With a prequel on the way and perhaps another on the way, X is a fun ride that doesn’t go gentle into that good night.

Synopsis: A group of actors sets out to make an adult film in rural Texas under the noses of their reclusive hosts, but when the elderly couple catches their young guests in the act, the cast finds themselves in a desperate fight for their lives. Available to rent on VOD.

You Won’t Be Alone (93%)

Take about elevated horror. You Won’t Be Alone has such a lofty story it transcends into the stratosphere. This intelligent and sublime fairy tale is so hypnotizing you won’t notice the nearly two-hour run time.

Synopsis: Set in an isolated mountain village in 19th century Macedonia, You Won’t Be Alone follows a young girl who is kidnapped and then transformed into a witch by an ancient spirit. Curious about life as a human, the young witch accidentally kills a peasant in the nearby village and then takes her victim’s shape to live life in her skin. Her curiosity ignited, she continues to wield this horrific power in order to understand what it means to be human. Available on Peacock.

Prey (92%)

Officially the most watched movie premiere on Hulu, Prey is nothing like you have seen before. As a prequel to the 1987 action/horror movie Predator, it works because the premise is so original. Take one part Comanche warrior with only her hatchet and her dog to protect her then pit her against an advanced alien species who hunts living things for sport. Pack that all into a non-stop 99-minute movie and you have a mold-breaking sci-fi powerhouse.

Let’s not forget the introduction of Amber Midthunder who deserves to take a bow after her industry breakthrough performance. Come for the action, stay for the David and Goliath moral.

Synopsis: The origin story of the Predator in the world of the Comanche Nation 300 years ago. Naru, a skilled warrior, fights to protect her tribe against one of the first highly-evolved Predators to land on Earth. Available on Hulu.

Hatching (92%)

Ooey and gooey, Hatching is a viscous nightmare. Taking several cues from the creature features of the 80s, this Finnish import had everyone talking at Sundance. Filled with practical effects, this film isn’t for the squeamish. It’s also not for people who don’t understand maternal instincts. As weird as it is intriguing, Hatching is an honorable debut for director Hanna Bergholm.

Synopsis: A young gymnast, who tries desperately to please her demanding mother, discovers a strange egg. She hides it and keeps it warm, but when it hatches, what emerges shocks them all. Available on Hulu.

Mad God (92%)

Thirty years in the making Mad God is quickly rising to the top of critics’ top ten lists. Stop motion animation and technological wizardry, this stunning film gets high marks for detail. Although some might get lost in its storytelling, there is no shame in reading the Wiki plot if only to better enjoy the labor of this masterwork.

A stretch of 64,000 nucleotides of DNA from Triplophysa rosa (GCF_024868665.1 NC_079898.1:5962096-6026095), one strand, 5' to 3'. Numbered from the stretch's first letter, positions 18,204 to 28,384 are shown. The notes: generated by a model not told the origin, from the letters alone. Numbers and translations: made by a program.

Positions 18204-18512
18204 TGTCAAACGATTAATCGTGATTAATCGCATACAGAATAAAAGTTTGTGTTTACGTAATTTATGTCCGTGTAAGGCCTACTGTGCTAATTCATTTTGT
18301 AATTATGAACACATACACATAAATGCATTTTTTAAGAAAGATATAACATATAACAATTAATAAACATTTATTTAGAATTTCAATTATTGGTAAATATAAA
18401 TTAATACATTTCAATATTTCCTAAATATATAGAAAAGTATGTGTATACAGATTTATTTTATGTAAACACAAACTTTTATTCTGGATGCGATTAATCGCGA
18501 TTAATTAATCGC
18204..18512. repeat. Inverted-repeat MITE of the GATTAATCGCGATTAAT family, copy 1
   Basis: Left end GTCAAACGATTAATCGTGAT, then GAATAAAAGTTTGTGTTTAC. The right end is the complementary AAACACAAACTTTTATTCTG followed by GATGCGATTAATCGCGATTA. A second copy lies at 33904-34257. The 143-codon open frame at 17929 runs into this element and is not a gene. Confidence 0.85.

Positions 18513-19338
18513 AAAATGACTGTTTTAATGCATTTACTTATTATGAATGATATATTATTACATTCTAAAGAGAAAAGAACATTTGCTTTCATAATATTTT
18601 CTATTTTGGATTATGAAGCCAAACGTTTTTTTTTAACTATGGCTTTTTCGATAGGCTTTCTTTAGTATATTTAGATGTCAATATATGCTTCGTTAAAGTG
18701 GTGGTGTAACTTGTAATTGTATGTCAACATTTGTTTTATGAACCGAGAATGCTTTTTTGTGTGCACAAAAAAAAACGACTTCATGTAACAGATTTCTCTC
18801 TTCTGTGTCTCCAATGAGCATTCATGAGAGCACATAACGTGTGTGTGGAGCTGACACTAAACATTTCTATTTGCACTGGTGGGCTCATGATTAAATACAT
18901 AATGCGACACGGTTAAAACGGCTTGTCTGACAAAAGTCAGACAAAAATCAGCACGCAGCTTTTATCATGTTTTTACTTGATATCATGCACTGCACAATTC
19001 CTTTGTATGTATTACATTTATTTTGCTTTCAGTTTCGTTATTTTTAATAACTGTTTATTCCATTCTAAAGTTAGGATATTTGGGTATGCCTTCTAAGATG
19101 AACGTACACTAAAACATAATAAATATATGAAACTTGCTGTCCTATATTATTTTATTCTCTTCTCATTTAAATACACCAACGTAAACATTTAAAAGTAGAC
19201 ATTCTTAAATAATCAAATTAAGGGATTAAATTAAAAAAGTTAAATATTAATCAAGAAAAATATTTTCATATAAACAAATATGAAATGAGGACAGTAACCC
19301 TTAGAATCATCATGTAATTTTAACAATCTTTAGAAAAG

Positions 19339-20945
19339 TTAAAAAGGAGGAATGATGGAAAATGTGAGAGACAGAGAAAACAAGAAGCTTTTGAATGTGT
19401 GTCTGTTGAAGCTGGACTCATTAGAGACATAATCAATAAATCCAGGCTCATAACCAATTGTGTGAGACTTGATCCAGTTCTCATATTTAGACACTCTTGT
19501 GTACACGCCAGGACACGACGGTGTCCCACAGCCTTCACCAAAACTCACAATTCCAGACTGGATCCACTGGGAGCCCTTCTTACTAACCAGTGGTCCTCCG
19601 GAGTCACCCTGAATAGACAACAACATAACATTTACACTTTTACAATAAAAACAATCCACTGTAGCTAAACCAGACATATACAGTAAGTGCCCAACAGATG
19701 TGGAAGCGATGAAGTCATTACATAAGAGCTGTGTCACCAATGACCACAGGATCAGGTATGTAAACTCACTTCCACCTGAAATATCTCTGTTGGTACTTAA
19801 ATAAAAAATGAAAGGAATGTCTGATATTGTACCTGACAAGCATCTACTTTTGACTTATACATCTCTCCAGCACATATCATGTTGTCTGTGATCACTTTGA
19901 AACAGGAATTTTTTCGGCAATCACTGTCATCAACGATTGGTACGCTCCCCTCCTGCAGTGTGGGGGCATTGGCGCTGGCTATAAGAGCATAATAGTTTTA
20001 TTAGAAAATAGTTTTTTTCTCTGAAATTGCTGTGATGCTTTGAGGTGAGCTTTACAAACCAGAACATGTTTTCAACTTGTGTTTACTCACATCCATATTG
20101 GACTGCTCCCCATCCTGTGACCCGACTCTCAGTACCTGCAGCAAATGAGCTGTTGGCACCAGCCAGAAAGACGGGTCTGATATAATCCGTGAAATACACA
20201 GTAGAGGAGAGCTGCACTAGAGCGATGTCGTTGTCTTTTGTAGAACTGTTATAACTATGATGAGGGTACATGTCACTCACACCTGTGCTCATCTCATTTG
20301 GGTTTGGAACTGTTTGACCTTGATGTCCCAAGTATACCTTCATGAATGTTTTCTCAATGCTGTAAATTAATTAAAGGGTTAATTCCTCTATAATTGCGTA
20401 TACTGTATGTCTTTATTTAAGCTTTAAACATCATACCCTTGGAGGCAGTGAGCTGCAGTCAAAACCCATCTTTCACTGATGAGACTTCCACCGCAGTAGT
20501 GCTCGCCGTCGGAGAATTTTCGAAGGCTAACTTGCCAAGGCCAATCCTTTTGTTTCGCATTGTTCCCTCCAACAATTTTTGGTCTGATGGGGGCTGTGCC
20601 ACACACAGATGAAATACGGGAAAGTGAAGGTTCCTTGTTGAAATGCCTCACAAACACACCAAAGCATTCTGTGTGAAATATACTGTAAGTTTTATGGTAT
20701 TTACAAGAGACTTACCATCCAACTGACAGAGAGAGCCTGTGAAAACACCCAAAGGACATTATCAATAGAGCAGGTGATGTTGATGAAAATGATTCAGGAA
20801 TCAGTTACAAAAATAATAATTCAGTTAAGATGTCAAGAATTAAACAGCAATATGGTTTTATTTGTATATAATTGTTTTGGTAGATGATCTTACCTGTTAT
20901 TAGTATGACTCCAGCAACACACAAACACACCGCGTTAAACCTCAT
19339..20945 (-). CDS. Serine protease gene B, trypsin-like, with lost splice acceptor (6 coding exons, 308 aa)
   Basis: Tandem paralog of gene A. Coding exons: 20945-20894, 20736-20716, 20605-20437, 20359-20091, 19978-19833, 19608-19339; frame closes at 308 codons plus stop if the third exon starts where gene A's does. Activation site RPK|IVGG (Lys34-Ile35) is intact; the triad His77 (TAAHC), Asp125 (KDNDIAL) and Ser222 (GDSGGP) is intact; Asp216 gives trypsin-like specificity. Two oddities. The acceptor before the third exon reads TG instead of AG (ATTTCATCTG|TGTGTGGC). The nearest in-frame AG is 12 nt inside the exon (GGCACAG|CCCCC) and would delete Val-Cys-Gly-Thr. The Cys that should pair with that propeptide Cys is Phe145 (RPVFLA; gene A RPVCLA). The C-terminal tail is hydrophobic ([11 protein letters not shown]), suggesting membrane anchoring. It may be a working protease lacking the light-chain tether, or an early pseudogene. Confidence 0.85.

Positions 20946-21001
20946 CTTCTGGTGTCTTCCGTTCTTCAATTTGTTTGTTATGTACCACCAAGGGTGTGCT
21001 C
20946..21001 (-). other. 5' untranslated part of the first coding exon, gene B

Synopsis: A corroded diving bell descends amidst a ruined city and the Assassin emerges from it to explore a labyrinth of bizarre landscapes inhabited by freakish denizens. Available on Shudder.

Bodies Bodies Bodies (90%)

At first, the title evokes a beach full of hardbodies on spring break. If only that were the case. This A24 submission kind of snuck up on everybody, but it has since become a critical success. Directed by renowned actress Halina Reijn, Bodies Bodies Bodies puts yet another spin on the genre with tongue firmly planted in cheek.

Synopsis: When a group of rich 20-somethings plan a hurricane party at a remote family mansion, a party game turns deadly in this fresh and funny look at backstabbing, fake friends, and one party gone very, very wrong. Only in theaters.

The Sadness (91%)

Vile and utterly repulsive, The Sadness is not a background movie to play at dinner. Although too campy to fit into the extreme horror genre, this film isn’t afraid to push boundaries or exploit your triggers. There is enough depravity that it should come with an emergency alert, and a free BetterHelp account.

Still this over-the-top gross-out is going to flood some fans with dopamine, and to others, regret.

Synopsis: A young couple trying to reunite amid a city ravaged by a plague that turns its victims into deranged, bloodthirsty sadists. Available on Shudder.

We Are All Going to The World’s Fair (90%)

Creepypasta for the soul. This coming-of-age fantasy is more daydream than dreadful. This was another buzzworthy entry at Sundance. And if you can’t tell what’s going on from the trailer join the rest of us. With eerie visuals and an ineffable storyline, We Are Going to The World’s Fair makes for a memorable experience.

Synopsis: Alone in her attic bedroom, teenager Casey becomes immersed in an online role-playing horror game, wherein she begins to document the changes that may or may not be happening to her. Available on VOD.

There you have it, the horror movies Rotten Tomatoes think are the best of 2022 so far. What do you think? Are they right or wrong? And as always, let us know your opinion, and if there is one that should be higher on their list. Comment about this article on FB here or on Twitter here.

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Movie Reviews

Fantasia 2022 Review: ‘Deadstream’ Livestreams a Hectic Haunting

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Deadstream

Written and directed by Vanessa and Joseph Winter, Deadstream is a real-time riot. With goopy practical effects, a bare-bones presentation, and a very intentionally acted lead (played by Joseph Winter), the film concocts a faux-livestream that turns from uneventful to unbelievable over the course of one night.

Leading the livestream is Shawn Ruddy (Winter), a recently disgraced social media star who’s gained his fame by performing a series of ridiculous challenges (including in-poor-taste tests such as “running from the cops” and “smuggled across the border”). With his grand return to the internet (after an apology video, naturally), Shawn has decided to take a spooky turn by spending the night in a supposedly haunted house. Of course, when a controversial personality is set loose in a house with a dark past, he’s bound to upset the spiritual balance.